A method for computing the monthly Palmer Drought Index on a weekly basis: comparing data estimation techniques
Richard Heim, NOAA/NESDIS/NCDC, Asheville, NC
In 1965, Wayne Palmer presented an index that he hoped would be universally applicable for monitoring drought and wet spells in the United States heartland. It was hailed as a major improvement in drought monitoring up to that point and saw widespread adoption. Palmer developed his index using monthly data, and the National Oceanic and Atmospheric Administration's (NOAA) National Climatic Data Center (NCDC) computed historical Palmer Drought Index (PDI) values on a monthly timescale back to 1895 for 344 climate divisions in the contiguous United States. In order to create a timelier PDI for operational purposes, NOAA's Climate Prediction Center (CPC) computes the PDI on a weekly basis for these same climate divisions. The weekly PDI data base starts only some three decades ago, so the weekly values are utilized in conjunction with the monthly values to put current climate anomalies into a century-scale historical perspective. Because of time step and other methodological differences, the values for the monthly and weekly PDIs for the same ending dates sometimes disagree significantly. The research presented in this paper is an outgrowth of an effort to resolve the differences between the weekly and monthly PDIs operationally created by NOAA. A methodology is presented for estimating mean monthly temperature and total monthly precipitation before the month is over so that a monthly PDI can be computed from this data on a weekly basis. The approach involves combining observed temperature and precipitation data for the month to date with daily normals for the remainder of the month. It is demonstrated to be superior to two other techniques, a persistence method and a moving window method. This normals technique allows the computation of an operational monthly PDI on a weekly (or even daily) basis which is consistent with historical drought indices of the recent past.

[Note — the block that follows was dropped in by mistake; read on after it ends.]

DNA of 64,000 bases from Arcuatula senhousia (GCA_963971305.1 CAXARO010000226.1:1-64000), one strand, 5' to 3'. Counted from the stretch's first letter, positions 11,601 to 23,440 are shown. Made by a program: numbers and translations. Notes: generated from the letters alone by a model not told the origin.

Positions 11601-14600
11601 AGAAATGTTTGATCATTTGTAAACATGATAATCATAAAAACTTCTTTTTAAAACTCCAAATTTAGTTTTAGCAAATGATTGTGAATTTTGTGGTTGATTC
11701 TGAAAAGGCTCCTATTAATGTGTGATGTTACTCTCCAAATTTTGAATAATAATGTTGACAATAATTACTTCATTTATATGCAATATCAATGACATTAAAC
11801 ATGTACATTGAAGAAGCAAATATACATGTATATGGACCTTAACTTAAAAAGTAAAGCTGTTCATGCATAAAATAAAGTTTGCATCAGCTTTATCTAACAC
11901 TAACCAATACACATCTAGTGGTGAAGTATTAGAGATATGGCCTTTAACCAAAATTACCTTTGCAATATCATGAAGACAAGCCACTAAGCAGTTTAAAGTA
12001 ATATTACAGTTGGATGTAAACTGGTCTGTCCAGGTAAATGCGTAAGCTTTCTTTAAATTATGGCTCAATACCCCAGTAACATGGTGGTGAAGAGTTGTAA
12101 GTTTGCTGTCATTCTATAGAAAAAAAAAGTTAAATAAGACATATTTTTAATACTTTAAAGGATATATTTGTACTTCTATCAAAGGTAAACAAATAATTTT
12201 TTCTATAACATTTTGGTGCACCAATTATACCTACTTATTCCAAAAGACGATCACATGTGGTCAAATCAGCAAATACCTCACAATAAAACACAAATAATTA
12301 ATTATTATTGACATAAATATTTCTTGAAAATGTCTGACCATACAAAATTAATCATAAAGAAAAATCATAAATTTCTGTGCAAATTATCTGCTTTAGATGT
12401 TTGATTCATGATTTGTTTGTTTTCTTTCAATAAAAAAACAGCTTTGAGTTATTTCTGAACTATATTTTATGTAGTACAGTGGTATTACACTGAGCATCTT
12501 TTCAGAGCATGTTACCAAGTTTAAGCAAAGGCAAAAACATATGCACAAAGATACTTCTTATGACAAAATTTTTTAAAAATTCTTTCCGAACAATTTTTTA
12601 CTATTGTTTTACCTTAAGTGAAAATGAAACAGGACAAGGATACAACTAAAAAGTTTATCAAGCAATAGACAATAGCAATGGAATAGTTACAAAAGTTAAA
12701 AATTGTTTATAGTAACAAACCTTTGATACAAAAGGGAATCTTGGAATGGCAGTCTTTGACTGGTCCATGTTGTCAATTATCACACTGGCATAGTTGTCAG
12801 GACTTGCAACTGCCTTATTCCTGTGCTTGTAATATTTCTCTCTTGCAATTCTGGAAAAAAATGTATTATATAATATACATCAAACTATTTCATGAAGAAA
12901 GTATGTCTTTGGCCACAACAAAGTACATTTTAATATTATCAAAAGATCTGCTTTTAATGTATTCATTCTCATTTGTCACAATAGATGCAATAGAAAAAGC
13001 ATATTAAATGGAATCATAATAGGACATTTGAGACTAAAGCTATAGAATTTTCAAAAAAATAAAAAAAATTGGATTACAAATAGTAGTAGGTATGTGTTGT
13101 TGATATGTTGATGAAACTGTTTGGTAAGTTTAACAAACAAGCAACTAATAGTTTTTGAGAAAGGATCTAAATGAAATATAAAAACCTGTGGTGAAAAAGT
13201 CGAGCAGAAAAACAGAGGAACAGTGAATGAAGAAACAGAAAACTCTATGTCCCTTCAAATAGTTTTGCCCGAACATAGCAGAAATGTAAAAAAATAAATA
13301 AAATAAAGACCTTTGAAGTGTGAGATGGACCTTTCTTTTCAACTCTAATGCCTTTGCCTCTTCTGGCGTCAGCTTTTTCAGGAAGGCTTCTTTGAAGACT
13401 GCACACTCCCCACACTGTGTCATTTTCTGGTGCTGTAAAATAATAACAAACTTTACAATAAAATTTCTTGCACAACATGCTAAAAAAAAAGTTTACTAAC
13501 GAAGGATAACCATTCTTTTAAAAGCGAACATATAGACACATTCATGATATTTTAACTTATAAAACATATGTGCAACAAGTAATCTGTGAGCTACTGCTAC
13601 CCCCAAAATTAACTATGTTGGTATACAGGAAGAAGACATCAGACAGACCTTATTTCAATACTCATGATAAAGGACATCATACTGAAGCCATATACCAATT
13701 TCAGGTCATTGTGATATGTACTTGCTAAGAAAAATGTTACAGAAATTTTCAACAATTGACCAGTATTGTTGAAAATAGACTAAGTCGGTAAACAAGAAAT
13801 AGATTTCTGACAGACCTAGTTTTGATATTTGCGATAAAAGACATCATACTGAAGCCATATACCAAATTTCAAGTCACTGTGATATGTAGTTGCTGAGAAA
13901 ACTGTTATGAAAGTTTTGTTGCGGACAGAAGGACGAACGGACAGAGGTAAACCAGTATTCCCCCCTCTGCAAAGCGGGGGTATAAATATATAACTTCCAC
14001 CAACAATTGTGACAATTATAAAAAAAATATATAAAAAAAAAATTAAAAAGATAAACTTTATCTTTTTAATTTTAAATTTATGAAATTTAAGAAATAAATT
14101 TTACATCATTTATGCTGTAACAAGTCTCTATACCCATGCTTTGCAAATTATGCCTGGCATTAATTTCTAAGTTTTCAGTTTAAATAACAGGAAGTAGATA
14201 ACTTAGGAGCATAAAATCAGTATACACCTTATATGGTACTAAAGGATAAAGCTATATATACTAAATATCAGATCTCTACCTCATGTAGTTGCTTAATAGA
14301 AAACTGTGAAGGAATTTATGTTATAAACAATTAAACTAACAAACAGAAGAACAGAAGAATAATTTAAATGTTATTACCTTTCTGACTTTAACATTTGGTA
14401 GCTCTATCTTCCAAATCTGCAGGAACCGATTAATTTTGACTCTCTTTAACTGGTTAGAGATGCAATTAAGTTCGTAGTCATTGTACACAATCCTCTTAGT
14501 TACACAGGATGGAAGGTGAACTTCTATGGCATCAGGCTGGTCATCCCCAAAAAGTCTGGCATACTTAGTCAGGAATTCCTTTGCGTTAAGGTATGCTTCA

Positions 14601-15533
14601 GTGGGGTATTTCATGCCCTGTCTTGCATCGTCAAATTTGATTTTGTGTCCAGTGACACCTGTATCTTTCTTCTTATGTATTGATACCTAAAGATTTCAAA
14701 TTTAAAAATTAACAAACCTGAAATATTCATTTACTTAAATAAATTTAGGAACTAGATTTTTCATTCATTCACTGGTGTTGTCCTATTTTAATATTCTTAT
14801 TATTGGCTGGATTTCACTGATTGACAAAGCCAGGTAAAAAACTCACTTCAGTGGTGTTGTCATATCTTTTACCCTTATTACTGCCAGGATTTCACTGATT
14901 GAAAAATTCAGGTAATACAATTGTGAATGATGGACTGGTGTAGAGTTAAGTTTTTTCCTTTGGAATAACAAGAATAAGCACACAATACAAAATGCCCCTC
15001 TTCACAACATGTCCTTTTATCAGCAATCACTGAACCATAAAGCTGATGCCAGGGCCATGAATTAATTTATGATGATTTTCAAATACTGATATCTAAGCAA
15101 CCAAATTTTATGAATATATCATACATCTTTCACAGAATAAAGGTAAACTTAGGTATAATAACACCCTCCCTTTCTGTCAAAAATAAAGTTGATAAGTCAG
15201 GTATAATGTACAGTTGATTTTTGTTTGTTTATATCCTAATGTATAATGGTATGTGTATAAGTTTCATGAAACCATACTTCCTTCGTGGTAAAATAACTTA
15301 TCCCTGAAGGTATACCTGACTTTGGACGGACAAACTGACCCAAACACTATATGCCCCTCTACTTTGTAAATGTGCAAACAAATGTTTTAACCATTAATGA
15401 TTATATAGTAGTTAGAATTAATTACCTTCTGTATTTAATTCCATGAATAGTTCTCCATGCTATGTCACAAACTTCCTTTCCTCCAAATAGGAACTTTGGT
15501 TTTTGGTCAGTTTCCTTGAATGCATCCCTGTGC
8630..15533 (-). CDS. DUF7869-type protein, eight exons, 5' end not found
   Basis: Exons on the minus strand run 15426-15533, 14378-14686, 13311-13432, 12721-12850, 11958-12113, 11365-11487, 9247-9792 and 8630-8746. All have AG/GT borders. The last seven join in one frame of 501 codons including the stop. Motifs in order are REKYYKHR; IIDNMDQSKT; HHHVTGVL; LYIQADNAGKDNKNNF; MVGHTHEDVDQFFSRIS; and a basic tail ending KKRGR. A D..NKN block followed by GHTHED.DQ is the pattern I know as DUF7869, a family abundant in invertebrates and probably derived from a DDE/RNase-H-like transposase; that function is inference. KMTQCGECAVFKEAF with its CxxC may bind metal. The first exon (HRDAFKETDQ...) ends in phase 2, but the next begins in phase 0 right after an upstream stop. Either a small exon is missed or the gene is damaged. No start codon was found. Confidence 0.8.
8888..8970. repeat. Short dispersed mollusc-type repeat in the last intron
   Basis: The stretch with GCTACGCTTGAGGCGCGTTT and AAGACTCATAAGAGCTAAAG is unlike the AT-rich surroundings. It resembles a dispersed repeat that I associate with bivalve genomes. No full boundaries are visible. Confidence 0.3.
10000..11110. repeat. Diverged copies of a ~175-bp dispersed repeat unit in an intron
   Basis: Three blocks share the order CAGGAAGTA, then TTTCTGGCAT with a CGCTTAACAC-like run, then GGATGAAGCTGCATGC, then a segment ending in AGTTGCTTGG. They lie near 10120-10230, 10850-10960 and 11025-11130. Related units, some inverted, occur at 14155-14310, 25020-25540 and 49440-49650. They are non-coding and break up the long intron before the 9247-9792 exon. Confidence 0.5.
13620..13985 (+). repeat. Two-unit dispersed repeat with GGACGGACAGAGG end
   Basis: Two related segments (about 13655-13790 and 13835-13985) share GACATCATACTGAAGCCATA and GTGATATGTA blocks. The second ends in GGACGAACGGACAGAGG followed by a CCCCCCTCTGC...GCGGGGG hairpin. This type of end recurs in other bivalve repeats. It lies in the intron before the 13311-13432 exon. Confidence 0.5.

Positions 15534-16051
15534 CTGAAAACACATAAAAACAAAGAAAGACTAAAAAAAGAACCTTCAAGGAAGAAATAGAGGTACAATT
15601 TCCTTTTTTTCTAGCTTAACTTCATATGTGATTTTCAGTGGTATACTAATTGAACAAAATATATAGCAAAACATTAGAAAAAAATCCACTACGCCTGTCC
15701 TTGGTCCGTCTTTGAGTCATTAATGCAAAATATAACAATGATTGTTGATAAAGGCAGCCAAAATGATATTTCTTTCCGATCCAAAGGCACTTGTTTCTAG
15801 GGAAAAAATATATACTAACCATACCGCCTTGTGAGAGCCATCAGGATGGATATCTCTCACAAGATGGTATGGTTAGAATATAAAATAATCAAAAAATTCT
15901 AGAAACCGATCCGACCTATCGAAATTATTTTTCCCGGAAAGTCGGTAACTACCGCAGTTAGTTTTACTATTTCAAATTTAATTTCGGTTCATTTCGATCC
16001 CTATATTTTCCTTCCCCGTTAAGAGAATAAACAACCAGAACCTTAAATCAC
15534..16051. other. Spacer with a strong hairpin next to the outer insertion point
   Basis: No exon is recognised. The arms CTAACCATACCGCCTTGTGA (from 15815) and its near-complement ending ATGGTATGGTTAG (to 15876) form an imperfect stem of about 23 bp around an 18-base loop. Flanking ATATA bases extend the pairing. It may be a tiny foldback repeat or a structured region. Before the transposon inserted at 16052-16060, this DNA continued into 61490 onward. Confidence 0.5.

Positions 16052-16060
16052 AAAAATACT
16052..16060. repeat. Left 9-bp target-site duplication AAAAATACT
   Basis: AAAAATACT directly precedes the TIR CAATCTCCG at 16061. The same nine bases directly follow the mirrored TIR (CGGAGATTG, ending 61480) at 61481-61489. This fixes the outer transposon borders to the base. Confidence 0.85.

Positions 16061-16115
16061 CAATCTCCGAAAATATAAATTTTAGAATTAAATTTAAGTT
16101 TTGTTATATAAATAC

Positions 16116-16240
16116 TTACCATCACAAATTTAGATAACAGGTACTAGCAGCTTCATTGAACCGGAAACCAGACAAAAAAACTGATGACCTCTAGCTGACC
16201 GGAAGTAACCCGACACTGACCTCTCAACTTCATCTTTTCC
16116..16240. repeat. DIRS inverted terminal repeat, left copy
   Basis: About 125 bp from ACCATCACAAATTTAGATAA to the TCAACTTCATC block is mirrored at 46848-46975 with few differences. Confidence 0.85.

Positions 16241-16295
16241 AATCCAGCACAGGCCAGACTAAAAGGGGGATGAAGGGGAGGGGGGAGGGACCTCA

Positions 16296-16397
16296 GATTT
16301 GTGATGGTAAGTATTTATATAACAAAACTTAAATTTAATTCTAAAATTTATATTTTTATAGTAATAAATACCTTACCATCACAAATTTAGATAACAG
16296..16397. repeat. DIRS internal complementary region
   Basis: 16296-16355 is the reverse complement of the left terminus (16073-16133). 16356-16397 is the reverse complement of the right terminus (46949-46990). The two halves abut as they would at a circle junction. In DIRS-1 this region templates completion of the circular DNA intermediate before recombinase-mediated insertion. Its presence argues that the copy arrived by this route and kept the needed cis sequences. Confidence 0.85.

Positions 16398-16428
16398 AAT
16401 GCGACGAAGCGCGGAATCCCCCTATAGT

Extended Abstract (748K)
Poster Session 2, Observed seasonal to interannual climate variability and climate applications
Wednesday, 1 February 2006, 2:30 PM-4:00 PM, Exhibit Hall A2
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